14. Jarod 1999 says:

    You done a great service to soldiers of this war and future generations.

  15. VaughnDJs says:

    61s had to be the scariest looking bird flying in '45

  16. Good video. You added details most ignore such as call signs and unit markings. And not the least, that was a great selection of music. We had the best music that the younger kids can’t equal.

  17. Bill Johnson says:

    Why did they always strafe trains from the side?
    Flying down the tracks would be better?

  18. David Adcock says:

    Let's just recall that the P-51 (with P-38 participation) won the European War, while the P-38 (with P-51 & Corsair participation) won the Pacific War.

  19. Christopher Hollister says:

    The music is great.

  20. Robin Crocker says:

    Absolutely wonderful!

  21. Michael Thomas says:

    I think P 61 was most bad ass fighter of ww2.

  22. Such a beautiful aircraft, I bet as fun as hell to fly. Sitting facing the tail, some training of the stomach, to keep lunch down, from being unable to see in front, diving and rolling, likely required. Great music too!

  23. Carl Helmick says:

    If you think about it . The P-38 back then is like the warthog A-10 is to day. The the troops. It was most definitely an awesome airplane. It does have a unique beauty about it. American ingenuity awesome. πŸ˜€πŸ‘

  24. Wish the younger generations understood and respected this generation of brave Americans who fought for the freedoms we have today.

  25. James Koch says:

    P-38s were the only airship that was in production before,during and after the war.

  26. David Hutchison says:

    I didn't think they still used P-38's in Europe after 1943, as they were more suited to the Pacific. Learn something new every day.

  27. Walter Alter says:

    Scrolling text at 7:09 should read "Droopsnoot", rather than "Droop Snoop".

  28. Steven J Davies says:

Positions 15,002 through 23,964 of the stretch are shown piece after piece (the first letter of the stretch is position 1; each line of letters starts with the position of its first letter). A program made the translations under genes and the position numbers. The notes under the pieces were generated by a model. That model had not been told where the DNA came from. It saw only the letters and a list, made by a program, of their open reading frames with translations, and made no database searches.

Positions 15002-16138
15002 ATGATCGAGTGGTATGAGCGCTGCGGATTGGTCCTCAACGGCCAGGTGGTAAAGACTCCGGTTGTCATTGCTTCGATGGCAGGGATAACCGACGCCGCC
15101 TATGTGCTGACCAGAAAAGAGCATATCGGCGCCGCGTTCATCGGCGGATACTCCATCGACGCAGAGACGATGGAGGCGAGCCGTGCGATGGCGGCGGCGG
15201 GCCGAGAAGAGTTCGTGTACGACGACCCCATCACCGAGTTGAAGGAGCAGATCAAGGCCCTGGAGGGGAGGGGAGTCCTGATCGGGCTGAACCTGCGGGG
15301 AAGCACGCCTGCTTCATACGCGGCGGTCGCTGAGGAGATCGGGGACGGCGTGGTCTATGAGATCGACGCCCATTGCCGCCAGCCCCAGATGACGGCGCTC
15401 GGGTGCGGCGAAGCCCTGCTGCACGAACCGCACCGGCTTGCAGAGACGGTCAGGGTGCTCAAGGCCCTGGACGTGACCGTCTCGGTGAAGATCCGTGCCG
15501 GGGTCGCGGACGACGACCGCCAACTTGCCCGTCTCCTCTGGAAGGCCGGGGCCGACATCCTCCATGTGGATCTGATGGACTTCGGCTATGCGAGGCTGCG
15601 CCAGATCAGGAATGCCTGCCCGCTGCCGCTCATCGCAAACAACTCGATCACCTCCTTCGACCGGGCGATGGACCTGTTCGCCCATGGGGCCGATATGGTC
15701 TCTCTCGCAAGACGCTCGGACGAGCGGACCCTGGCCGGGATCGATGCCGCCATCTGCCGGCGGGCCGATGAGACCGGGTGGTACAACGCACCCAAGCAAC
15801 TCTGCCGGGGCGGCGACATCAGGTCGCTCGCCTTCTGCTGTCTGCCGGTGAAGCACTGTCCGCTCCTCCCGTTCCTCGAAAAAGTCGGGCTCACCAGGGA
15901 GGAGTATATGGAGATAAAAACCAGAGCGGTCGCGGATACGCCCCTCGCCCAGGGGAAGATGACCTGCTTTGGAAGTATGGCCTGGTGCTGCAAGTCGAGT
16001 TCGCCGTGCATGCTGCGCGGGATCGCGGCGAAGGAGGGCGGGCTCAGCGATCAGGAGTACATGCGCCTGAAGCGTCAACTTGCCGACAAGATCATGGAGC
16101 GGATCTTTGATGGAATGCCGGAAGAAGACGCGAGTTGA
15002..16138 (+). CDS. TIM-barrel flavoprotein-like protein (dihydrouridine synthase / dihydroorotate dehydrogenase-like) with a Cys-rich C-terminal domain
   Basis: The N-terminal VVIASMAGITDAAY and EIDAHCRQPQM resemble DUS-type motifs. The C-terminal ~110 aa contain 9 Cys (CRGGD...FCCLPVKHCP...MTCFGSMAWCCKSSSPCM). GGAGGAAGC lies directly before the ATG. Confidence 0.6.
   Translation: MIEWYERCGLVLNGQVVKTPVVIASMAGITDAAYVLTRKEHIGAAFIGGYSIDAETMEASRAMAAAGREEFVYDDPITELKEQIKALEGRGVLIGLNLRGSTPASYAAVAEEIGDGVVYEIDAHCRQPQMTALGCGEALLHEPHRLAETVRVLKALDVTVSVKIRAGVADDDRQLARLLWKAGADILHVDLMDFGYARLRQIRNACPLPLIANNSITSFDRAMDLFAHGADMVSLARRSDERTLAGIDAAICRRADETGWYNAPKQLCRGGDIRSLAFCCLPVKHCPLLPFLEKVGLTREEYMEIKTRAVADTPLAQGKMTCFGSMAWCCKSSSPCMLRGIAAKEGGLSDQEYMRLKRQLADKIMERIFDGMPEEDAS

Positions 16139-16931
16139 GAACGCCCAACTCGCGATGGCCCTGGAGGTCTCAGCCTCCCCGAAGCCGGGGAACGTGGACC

Bit of a surprise at the end with him being shot down and captured.

  29. Erich Reval says:

    sogenannte Terror Flieger

  30. Why not get a lip reader in for the pilot talking scene?

  31. Ian Berry says:

    P38 was the best Allied ground attack fighter of the war. The centrally located guns were more accurate than the wing mounted guns of other planes like the P47 Thunderbolt that had to be zeroed at a certain range and would 'crisscross' the bullet streams at shorter or longer distances than the zero point, and the 20mm cannon was more effective than just the 50s that most others carried.

  32. Ron Gilbert says:

    My grandfather, Willard Volney Gilbert, served in the Pacific as a Chief Pharmacist Mate in the Navy. He was on duty at the hospital on Ford Island the morning of December 7, 1941 and had a front row seat as the Nevada ran aground right outside of his window at the hospital. He lost his leg on the island of Ie Shima (same island that Ernie Pyle got killed on) due to friendly fire from one of the ships offshore as it was firing at the Japanese aircraft during an attack. He was coming out of the Corpsman tent as an anti-aircraft round went through his leg into the tent and exploded killing everyone one in the tent behind him. Sadly, he died in 2005. I miss him.

  33. Kyle Terran says:

    I love the videos but wished they wouldn't post up coming videos inserted at the end. It covers things, in this case writing pertaining to the story.

  34. Dra Williams says:

    God bless all fighters, who gave their lives to give us the right to vote, we will never let them down and we will go to the polls and vote, look at Arlington Cemetery look at the love for God, we will go to the polls and vote, least we not do so we shall come circum, to totalitarian dictatorship

  35. heeder777 says:

    I was assigned to the 474th TFW, 430th TFS at Nellis AFB from 1980-1989. Wing has a lot of history. The patches have changed since WWII. They were the first to deploy the F-111 in Vietnam. I started on the F4-D then transitioned to the F-16A. When the Thunderbirds went to the F-16, the aircraft were assets of the 474th. The wing was decommissioned in 1989 and the aircraft sent to the reserves/guard. I heard it was reactivated but I’m not sure on that one. We had a great time during those years working on the new F-16. Great video showing some of the roots. To all my fellow Buccaneers (428th), Black Falcons (429th) and finally the Tigers (430th) I salute you!

  36. Vince Gedeon says:

    Uh uh uh uh he said back door πŸ˜‚

  37. Teri Farley says:

    USAF screwed up, the F-23 blackwidow shoulda been the predominate 21 century fighter replacing the F-15. F-22 is ok but F-23 better!

  38. Was looking for my grandfather in this video, unfortunately I did not see him.

    According to him, he sat in his treehouse (Germany, 1944 or 45) and the Lightnings came so close he could see those pilots faces. Not in fear, but amazed…